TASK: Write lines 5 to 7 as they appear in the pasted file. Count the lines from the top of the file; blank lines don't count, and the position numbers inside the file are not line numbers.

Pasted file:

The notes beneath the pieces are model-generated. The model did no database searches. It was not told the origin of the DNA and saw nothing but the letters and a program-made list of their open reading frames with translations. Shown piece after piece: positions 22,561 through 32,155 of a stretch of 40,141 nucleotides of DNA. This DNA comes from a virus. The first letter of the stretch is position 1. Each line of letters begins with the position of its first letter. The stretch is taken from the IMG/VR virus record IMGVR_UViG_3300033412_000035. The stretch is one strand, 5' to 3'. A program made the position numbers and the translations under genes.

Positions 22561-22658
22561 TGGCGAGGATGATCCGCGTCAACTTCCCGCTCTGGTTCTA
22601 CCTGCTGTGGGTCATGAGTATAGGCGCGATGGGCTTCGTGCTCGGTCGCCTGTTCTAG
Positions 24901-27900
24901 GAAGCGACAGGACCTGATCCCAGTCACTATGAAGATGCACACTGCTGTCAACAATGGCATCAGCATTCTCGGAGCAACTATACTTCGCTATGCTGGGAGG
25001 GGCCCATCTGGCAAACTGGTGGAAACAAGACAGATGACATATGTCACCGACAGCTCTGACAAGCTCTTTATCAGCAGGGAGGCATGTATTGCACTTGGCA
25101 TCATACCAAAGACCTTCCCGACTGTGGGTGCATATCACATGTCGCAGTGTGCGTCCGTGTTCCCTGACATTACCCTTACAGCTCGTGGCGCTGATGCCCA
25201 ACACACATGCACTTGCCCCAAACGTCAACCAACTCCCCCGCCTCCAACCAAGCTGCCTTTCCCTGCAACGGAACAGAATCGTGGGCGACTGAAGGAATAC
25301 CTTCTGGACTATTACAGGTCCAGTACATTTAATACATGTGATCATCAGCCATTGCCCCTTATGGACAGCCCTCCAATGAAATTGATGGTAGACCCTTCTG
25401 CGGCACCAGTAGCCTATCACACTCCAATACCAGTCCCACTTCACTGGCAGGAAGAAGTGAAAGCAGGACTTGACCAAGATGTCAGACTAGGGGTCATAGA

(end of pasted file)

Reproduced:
Positions 24901-27900
24901 GAAGCGACAGGACCTGATCCCAGTCACTATGAAGATGCACACTGCTGTCAACAATGGCATCAGCATTCTCGGAGCAACTATACTTCGCTATGCTGGGAGG
25001 GGCCCATCTGGCAAACTGGTGGAAACAAGACAGATGACATATGTCACCGACAGCTCTGACAAGCTCTTTATCAGCAGGGAGGCATGTATTGCACTTGGCA